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An insight into 'Next Gen: Architecture and Activism' at UIA Copenhagen 2023

Activists and change makers Nyasha Harper-Michon and Councillor HY William Chan discuss the need for activism in architecture at the UIA World Congress of Architects 2023.

by Zeynep Rekkali JensenPublished on : Jul 28, 2023

In recent years, a new generation of young activists has emerged across various disciplines, including architecture and urban planning, dedicated to driving positive change and creating a more inclusive and sustainable future. At the UIA World Congress of Architects 2023 in Copenhagen, a panel discussion titled 'Next Gen: Architecture and Activism - How to Make an Impact' featured influential activists and change-makers—Nyasha Harper-Michon and Councillor HY William Chan—who shared their insights on the intersection of architecture and activism. The session was successfully moderated by Connie Hedegaard, who has had climate action as a centerpiece of her political career.

After the thought-provoking panel discussion, STIR had the opportunity to conduct exclusive interviews with both Councillor HY William Chan and Nyasha Harper-Michon, delving deeper into their perspectives and furthering the discussion on the vital intersection of architecture and activism in building a sustainable and inclusive future for our cities.

Nyasha Harper-Michon and Connie Hedegaard | UIA Copenhagen 2023 | STIRworld
Nyasha Harper-Michon and Connie Hedegaard Image: Courtesy of UIA Copenhagen 2023
Archtivism is about breaking down the status quo, the industry's walls, and the existing systems that govern the architecture profession. – Nyasha Harper-Michon

Archtivism: Blending Architecture and Activism

Harper-Michon, a self-proclaimed 'archtivist,' introduced the concept of "archtivism" during the panel discussion. She defines archtivism as the delightful blend of architecture and activism, focused on breaking down barriers within the industry and fostering a more inclusive, regenerative, and resilient future for cities and communities. She emphasises that being an archtivist extends beyond the traditional confines of the architecture profession, encouraging everyone interested in co-creating and re-designing cities to claim the title. Archtivism aims to empower individuals from all backgrounds to actively participate in the betterment of their neighborhoods and cities, whether through professional roles or as engaged citizens.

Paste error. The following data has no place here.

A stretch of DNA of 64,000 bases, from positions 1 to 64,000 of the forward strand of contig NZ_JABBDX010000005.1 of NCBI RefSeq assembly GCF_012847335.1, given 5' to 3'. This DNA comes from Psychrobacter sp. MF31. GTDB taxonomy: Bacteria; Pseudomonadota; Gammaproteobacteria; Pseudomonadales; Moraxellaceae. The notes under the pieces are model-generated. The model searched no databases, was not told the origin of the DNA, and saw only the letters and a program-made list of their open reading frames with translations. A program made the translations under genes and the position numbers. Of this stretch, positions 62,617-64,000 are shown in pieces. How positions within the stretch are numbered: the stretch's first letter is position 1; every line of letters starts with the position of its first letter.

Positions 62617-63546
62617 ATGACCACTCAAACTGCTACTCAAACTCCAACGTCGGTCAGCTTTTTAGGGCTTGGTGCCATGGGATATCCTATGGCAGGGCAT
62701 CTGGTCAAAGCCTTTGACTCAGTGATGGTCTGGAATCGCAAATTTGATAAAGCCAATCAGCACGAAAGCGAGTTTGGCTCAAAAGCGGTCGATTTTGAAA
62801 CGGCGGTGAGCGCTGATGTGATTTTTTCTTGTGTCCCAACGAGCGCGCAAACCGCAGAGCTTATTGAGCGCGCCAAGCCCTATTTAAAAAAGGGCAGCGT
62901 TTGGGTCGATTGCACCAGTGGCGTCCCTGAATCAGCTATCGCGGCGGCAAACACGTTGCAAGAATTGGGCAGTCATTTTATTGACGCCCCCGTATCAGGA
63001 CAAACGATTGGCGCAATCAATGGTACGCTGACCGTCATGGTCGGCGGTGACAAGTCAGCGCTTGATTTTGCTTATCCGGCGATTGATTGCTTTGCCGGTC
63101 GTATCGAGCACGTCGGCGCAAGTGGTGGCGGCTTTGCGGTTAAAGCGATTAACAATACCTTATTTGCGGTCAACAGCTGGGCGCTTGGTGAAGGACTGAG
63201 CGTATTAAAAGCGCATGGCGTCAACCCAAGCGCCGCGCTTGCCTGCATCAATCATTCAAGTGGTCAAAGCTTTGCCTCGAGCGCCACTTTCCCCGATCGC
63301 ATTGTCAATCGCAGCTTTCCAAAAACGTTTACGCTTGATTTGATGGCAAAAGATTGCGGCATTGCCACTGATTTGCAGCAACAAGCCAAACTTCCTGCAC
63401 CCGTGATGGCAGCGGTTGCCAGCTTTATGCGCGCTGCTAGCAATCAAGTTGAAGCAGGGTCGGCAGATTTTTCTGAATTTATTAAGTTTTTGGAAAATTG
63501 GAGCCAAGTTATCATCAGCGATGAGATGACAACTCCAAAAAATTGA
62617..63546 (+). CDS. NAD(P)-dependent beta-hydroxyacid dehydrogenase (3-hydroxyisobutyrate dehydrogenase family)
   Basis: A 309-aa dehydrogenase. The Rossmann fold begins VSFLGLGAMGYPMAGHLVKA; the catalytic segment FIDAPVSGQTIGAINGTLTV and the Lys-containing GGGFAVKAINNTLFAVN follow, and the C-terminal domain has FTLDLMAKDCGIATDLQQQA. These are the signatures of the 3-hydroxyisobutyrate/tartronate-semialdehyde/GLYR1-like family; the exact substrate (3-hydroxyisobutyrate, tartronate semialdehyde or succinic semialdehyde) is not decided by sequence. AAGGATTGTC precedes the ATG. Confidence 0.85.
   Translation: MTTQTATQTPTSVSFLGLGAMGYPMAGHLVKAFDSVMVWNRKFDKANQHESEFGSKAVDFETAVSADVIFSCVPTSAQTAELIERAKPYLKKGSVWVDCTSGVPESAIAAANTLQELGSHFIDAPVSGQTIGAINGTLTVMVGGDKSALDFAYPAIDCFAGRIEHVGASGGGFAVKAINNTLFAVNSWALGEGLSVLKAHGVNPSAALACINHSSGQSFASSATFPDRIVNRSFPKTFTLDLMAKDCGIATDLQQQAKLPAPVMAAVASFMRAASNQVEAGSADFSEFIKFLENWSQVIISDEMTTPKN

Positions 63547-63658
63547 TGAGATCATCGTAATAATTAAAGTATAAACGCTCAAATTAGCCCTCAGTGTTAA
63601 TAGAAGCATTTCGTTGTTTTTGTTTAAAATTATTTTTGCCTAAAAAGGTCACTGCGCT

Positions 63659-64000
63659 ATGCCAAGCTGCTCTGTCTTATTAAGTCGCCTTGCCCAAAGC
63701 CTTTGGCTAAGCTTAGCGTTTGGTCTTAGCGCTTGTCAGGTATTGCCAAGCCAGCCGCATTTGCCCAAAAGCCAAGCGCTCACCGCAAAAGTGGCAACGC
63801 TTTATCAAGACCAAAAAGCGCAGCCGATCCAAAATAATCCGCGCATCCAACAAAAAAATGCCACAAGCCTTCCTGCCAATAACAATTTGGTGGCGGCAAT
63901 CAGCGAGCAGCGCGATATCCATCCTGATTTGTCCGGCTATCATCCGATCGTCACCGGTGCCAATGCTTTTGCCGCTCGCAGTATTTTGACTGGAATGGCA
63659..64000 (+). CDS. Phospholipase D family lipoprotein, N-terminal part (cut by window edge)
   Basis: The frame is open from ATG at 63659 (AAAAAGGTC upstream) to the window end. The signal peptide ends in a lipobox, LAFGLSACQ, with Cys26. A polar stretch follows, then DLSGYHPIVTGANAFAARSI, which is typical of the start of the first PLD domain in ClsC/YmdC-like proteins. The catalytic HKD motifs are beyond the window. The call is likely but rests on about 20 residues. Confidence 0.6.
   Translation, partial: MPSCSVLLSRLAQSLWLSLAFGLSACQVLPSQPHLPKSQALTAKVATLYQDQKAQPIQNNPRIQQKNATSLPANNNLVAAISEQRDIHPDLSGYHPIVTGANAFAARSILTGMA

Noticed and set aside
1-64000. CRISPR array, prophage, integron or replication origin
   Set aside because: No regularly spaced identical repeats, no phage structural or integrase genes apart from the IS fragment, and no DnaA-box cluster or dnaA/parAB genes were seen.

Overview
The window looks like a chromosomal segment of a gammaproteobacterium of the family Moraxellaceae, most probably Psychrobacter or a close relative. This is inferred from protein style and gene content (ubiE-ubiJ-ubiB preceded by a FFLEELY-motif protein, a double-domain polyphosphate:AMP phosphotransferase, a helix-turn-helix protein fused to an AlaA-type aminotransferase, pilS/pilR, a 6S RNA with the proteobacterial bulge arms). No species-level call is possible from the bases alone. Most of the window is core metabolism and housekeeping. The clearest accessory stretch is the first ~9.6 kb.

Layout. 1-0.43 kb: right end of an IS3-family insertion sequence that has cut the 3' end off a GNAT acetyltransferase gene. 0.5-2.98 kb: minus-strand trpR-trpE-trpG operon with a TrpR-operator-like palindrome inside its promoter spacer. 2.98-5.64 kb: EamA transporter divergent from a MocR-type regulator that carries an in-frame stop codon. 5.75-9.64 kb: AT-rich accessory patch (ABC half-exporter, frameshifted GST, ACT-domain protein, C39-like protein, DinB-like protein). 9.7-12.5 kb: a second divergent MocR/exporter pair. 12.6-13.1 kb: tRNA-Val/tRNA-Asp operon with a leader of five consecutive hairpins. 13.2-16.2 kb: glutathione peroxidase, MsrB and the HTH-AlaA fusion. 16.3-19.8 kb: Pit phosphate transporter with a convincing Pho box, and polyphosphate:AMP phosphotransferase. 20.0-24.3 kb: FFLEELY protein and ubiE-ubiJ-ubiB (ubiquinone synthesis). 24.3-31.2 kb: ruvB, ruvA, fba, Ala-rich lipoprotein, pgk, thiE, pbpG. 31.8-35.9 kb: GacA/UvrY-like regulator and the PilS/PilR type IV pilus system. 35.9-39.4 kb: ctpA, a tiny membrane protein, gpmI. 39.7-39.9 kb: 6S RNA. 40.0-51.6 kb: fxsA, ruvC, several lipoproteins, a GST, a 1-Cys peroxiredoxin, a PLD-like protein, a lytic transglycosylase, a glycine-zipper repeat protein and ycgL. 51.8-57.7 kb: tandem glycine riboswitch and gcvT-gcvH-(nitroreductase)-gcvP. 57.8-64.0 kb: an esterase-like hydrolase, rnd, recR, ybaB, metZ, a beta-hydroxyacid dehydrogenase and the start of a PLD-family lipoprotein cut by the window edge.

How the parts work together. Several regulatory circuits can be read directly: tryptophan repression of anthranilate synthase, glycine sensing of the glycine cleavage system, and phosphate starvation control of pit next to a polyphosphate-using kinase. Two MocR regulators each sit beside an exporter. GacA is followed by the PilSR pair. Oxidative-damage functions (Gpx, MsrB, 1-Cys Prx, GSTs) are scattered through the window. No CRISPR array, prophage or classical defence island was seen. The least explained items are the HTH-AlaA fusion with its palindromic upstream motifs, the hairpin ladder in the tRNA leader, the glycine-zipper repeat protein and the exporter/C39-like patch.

In her own words, Harper-Michon explains, "Archtivism is about breaking down the status quo, the industry's walls, and the existing systems that govern the architecture profession. It's about building back better—towards a more inclusive, regenerative, and resilient future. Building on philosopher and sociologist Henri Lefebvre’s idea: We all have the right to the city. I believe we should claim this right and seize the opportunity to co-create the type of city we all can thrive in. In contrast to the protected profession of architecture, archtivism has fewer barriers; there is no one way to be an archtivist. No one way to be citizen city-makers co-designing places and spaces we can all live, work, play and be ourselves in.”

Promoting Inclusion and Diversity in the Built Environment

As a purpose-driven architect and inclusion advocate, Harper-Michon outlined several strategies to create safe and inclusive spaces within the built environment. She actively shares knowledge, empowers others, and uncovers actionable solutions for climate action. For instance, Harper-Michon volunteers to teach lower-income children about architecture, making the profession more accessible to marginalised communities. She advises city officials on diversity and inclusion, ensuring that decision-making processes incorporate voices from diverse backgrounds. Furthermore, she emphasises the importance of celebrating and advocating for projects that embody archtivist thinking, even if they challenge the status quo.

Harper-Michon shares her approach to promoting inclusion and diversity, stating: "I act as an archtivist through the people that I can impact and the projects and initiatives that those architecture industry stakeholders will create to address today's challenges and shape a better future."

Nyasha Harper-Michon and Connie Hedegaard | UIA Copenhagen 2023 | STIRworld
Councillor HY William Chan Image: Courtesy of UIA Copenhagen 2023

Addressing Global Challenges: A Call for System Change

Both Harper-Michon and William Chan emphasised that cities and the built environment are at the forefront of addressing pressing global challenges, including the climate crisis, biodiversity loss, and growing inequality. They argue that traditional approaches to architecture and urban planning have contributed to these issues and necessitate a shift in mindset. Archtivism, as a form of system change, seeks to break away from old ways of thinking and design to foster truly regenerative, resilient, and inclusive cities.